At Super Bowl media day, wacky questions the norm

By Nancy Armour

Associated Press

Published: Tuesday, Jan. 31 2012 4:45 p.m. MST

"It's such an intimate experience," said Nick Lowery, a Patriots fan who drove from Columbia, Mo. "This is really cool."

Unlike the NFL draft, when rowdy New Yorkers waste no opportunity to heckle picks and boo players, the fans were on their best behavior. Most in the crowd of 7,300 were Colts fans, with many sporting Peyton Manning's No. 18 jersey. But the fans greeted both teams with applause when they came in, and cheered when Eli Manning, Brady and Welker talked about how much they were enjoying Indianapolis and praised Colts fans.

They even set aside their hatred for the Patriots, the Colts' biggest rival.

"Our philosophy has been 'Fans first.' It's all about Hoosier hospitality," said Toni Meyer of Indianapolis.

Added Bill Burns, "The Patriots, we really don't like 'em here. But there hasn't been any animosity."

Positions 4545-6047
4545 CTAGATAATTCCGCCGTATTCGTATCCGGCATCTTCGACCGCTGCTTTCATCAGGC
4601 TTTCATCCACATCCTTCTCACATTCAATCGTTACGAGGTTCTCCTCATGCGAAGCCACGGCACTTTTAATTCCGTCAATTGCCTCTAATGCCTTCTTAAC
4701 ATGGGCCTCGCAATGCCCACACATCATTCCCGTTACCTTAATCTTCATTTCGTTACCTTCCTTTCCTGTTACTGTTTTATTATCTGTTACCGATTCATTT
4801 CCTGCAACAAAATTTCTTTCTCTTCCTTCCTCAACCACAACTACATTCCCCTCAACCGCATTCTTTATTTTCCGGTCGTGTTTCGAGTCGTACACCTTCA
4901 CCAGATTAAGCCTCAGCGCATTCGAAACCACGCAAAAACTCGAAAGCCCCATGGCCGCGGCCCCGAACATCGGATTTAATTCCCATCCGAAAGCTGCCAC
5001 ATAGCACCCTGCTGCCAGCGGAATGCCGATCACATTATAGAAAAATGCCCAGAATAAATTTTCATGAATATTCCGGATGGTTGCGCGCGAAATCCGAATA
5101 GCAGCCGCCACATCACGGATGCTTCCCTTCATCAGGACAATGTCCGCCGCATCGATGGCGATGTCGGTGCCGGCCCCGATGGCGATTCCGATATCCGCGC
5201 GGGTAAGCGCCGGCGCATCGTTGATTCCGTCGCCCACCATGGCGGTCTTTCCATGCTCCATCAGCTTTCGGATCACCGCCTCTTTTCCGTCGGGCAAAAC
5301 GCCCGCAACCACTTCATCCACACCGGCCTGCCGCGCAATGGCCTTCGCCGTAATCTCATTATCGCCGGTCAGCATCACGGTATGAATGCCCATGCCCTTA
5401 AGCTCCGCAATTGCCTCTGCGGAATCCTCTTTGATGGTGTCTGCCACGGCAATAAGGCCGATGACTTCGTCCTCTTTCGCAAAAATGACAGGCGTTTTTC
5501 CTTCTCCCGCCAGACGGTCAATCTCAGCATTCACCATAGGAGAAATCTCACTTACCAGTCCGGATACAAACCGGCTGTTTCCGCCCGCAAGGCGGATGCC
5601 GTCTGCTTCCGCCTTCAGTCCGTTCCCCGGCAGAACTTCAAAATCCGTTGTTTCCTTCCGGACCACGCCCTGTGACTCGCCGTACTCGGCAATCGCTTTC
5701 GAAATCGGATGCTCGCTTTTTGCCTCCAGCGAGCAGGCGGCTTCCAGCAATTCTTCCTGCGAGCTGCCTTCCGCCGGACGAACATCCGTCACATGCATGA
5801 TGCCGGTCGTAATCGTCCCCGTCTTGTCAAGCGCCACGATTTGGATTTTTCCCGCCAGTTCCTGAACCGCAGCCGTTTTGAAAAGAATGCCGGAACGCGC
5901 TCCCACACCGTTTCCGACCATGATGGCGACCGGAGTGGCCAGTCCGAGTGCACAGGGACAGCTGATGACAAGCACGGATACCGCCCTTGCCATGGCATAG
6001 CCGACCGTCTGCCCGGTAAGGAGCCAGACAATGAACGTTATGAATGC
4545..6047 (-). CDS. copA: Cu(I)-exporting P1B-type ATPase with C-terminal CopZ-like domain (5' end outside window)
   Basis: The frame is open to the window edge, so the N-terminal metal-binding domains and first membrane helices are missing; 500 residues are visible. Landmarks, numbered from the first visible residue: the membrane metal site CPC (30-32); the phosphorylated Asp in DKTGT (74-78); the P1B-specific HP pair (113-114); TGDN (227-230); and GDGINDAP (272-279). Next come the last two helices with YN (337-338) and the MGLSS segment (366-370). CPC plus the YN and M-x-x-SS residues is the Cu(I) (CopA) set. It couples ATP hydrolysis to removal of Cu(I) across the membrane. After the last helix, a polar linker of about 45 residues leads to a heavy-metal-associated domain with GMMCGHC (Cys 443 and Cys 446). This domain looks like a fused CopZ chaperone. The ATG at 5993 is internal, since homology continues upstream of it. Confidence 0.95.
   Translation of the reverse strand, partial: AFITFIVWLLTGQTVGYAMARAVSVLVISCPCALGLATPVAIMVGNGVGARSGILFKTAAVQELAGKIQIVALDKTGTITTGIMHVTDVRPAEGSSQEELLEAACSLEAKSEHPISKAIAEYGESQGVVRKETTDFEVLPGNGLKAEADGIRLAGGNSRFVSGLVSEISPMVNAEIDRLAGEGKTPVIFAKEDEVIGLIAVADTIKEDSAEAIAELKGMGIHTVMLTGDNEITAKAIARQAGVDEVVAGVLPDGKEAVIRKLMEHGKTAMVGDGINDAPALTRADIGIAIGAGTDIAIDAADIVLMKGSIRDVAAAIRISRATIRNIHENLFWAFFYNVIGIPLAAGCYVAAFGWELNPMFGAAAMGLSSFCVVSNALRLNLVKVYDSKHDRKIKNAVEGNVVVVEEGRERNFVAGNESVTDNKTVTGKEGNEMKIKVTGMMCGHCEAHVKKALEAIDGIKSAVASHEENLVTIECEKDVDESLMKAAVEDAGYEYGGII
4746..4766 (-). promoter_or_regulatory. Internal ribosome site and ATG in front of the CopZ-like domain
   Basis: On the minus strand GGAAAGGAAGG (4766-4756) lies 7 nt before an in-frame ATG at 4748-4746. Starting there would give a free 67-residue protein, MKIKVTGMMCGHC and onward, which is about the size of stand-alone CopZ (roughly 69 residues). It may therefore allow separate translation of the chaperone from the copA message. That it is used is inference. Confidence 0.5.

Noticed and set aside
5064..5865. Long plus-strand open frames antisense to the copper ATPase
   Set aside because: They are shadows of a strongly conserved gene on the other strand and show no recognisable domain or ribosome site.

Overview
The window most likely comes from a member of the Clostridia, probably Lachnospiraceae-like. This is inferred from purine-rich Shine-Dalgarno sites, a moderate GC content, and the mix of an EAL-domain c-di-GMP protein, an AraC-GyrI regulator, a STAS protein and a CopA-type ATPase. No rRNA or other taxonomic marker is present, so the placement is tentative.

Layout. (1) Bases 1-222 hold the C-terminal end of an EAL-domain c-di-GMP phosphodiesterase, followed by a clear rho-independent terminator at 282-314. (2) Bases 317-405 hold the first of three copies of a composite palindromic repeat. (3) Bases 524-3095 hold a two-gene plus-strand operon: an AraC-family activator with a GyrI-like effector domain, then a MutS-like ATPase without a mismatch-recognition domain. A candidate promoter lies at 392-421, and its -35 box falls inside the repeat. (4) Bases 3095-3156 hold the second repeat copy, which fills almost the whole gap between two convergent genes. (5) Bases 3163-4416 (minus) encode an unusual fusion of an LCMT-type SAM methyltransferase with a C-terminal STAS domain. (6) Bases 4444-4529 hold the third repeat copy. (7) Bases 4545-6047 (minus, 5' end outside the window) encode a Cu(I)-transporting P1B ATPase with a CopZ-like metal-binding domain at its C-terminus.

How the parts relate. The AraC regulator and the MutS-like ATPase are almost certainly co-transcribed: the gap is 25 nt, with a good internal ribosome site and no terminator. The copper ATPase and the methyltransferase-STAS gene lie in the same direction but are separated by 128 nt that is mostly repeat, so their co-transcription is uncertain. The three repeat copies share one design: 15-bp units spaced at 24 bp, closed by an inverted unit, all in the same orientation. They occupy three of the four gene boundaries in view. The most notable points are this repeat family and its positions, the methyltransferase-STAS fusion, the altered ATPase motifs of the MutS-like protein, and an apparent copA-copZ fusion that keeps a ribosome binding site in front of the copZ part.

The only complaint was that fans wanted more. Though they could hear interviews with the head coach and four players on the headset, they were restricted to the stands. No autographs, no photographs with their favorite players.

"I kind of wish we'd been on the field, but I understand," said Burns, who wore a hat with a "Press" card on the side and carried a toy purple microphone. "It probably would have been a bit of a madhouse."

Too late. It passed that threshold years ago.


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